PAT "Because these are sight hounds and I like to set the boundaries and territories very early in the piece. I do this by long and short sight communication and commands combined of course with a positive voice and actions to go with it. For distance training, I use a long line, similar to that used in horse training, until the dog is well tuned to me both visually and orally, at close and long range distances and at my every whim and fancy. It is very important to labour in this area, as these dogs love to run and run, doing what comes naturally and with little regard to instruction. It is vitally important to establish leadership right from the beginning because as we know, the Afghan Hound has not been domesticated in the West for very long."

Within the Afghan Hound community there is much debate about show training versus obedience training. Some consider that they are not always compatible for a breed who prefers to be more aloof and independently oriented.

Q. From your experiences, could you offer any advice with respect to training an Afghan Hound for obedience/agility/breed showing in comparison with other breeds?

PAT "The debate you mention regarding show training versus obedience training, this actually applies to ALL breeds of dogs, the only difference is that some dogs are good for obedience competition whilst others are good for other types of work. I can not imagine most of our obedience dogs for example, like the beagle, going on the hunt for a start. I think confusion arises from our show people simply because of the way our competition obedience training has been set up. There is no reason why a show dog can not be taught to sit, stand or down, in fact they have been doing all of these things plus much more long before they went into their new home. All dogs need to be taught to respond to their name and come in when called.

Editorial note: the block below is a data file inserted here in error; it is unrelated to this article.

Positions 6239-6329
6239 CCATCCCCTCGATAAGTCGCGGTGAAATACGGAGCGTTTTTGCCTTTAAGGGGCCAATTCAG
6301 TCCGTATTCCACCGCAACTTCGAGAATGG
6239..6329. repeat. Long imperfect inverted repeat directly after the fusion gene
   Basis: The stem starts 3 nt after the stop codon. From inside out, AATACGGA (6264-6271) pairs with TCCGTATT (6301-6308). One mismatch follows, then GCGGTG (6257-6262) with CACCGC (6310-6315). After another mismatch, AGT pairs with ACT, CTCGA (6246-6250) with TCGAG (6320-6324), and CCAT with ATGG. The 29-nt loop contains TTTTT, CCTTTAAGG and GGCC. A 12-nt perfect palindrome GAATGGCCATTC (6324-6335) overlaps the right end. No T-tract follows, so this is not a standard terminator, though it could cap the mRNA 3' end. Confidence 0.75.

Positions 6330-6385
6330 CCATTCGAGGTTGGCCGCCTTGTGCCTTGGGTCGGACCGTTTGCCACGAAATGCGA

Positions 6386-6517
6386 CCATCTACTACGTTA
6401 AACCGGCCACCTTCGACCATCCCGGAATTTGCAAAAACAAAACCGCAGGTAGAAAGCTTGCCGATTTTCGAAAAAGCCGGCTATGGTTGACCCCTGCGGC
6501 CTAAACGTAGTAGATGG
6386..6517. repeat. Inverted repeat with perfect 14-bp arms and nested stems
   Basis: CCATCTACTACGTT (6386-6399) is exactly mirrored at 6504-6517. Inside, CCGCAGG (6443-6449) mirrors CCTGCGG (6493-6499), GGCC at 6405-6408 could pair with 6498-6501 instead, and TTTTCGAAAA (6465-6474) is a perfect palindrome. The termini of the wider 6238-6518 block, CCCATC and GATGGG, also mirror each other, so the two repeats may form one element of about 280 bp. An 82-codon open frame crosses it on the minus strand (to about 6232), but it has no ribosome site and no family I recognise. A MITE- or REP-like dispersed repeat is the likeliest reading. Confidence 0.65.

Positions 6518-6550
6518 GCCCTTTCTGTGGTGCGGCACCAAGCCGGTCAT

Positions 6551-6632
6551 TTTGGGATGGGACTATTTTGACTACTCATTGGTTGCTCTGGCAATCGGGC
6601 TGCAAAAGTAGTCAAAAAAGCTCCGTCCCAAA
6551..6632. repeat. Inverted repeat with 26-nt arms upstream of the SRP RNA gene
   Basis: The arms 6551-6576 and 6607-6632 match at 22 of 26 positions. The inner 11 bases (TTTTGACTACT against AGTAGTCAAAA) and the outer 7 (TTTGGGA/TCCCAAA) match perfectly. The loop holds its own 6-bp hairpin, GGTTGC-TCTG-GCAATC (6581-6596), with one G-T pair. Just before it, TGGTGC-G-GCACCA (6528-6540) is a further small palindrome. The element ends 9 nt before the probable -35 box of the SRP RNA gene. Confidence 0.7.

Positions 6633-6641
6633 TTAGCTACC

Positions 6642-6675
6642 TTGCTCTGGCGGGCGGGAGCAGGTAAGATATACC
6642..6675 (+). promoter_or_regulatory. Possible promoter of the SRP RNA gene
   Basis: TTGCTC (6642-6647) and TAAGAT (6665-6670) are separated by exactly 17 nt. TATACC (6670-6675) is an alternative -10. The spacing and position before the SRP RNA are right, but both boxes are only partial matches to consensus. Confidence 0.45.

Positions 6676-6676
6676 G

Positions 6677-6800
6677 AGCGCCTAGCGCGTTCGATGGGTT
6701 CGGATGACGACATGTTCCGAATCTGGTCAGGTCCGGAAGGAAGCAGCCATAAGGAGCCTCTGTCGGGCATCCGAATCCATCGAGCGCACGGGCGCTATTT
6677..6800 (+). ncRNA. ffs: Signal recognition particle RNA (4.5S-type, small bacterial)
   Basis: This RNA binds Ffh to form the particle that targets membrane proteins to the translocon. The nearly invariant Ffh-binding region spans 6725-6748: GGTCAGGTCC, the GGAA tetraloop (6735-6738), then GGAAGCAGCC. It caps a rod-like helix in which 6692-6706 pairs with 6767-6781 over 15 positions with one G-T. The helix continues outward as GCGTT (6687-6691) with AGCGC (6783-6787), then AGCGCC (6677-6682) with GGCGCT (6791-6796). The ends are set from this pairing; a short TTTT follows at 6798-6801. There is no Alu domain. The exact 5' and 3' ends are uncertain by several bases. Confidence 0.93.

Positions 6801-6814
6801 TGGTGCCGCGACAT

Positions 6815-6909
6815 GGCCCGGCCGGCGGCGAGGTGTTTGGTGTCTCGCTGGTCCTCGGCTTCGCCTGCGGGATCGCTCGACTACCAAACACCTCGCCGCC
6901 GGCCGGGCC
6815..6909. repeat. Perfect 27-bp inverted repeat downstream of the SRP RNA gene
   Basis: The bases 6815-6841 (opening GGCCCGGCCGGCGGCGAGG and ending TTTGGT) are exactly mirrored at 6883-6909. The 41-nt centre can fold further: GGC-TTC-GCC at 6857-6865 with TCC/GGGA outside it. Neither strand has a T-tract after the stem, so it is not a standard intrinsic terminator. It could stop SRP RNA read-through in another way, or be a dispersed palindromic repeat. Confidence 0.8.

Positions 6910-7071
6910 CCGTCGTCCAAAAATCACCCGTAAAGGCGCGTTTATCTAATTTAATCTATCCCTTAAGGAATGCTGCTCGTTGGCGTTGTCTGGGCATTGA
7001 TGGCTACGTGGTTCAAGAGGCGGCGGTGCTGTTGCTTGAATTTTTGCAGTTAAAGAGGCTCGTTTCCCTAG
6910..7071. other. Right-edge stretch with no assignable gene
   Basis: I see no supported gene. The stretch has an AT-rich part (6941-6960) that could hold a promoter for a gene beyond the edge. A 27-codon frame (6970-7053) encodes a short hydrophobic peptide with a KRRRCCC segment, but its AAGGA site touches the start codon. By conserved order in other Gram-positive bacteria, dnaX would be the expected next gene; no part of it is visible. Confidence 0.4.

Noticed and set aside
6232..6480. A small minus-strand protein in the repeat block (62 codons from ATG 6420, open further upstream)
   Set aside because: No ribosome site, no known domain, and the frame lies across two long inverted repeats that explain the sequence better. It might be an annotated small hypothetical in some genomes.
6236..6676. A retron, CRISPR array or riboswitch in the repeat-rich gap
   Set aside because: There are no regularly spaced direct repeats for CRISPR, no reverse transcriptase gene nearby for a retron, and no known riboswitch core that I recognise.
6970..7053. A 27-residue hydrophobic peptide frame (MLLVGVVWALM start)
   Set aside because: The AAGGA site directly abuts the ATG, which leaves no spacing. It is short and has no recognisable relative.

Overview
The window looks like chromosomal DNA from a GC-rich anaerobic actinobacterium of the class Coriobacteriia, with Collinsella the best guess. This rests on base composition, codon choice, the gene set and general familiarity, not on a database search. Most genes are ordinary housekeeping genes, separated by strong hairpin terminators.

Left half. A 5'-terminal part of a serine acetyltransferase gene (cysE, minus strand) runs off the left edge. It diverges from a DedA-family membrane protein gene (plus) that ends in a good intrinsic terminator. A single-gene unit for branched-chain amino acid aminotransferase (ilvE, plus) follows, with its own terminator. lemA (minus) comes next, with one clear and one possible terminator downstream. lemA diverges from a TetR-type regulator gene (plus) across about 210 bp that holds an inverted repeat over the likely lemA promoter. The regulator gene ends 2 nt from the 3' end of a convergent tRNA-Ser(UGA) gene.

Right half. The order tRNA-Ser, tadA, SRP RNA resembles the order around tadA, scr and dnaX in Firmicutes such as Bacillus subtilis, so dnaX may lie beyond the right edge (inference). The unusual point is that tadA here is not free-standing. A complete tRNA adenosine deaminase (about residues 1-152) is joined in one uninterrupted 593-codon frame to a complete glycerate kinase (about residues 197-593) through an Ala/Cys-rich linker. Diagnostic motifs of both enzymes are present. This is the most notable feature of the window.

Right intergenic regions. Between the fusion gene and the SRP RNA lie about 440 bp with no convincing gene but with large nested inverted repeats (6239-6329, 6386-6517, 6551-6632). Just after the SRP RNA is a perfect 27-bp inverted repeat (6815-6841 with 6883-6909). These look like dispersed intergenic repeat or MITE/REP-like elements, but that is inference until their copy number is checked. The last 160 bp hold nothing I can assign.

Basically it depends on the character of the dog as to whether it would take to agility or competitive obedience or even show training for that matter. I think it is what the dog owner prefers to do themselves, however, I know all dogs need to be trained otherwise we could not live with them or they with us. I like to bring out everything I can in a dog including hunting, retrieving, searching for people etcetera."

Q. From the Afghan Hounds that you have worked with what is your overall impression of their intelligence and is there any mental characteristic or quality that distinguishes them from other breeds and that clearly stands out?

PAT "Once again we find no two Afghan Hounds the same, even though they may have similar characteristics some are more highly socialised than others which makes it easier to train them to do other things. Contrary to what some people believe, I have found the Afghan Hound quite intelligent, especially when it comes to reading people, they are quick on the uptake."

Finally Pat, I wish to conclude this interview with you by asking you one question

Q. What is the most important goal which you wish to achieve with your work?

PAT "My aim is to help the average person in the street to be able to train their own dog, thus bringing much pleasure to all around. I also would like to help my country as a whole to overcome the difficulties we are currently experiencing with our out of control dogs. Dogs are a lot of fun when they are correctly trained. I am well aware that no dog laws are going to change people, however I will do everything I can to make this a better environment for both man and dog. Canine education is the key."

William Hansen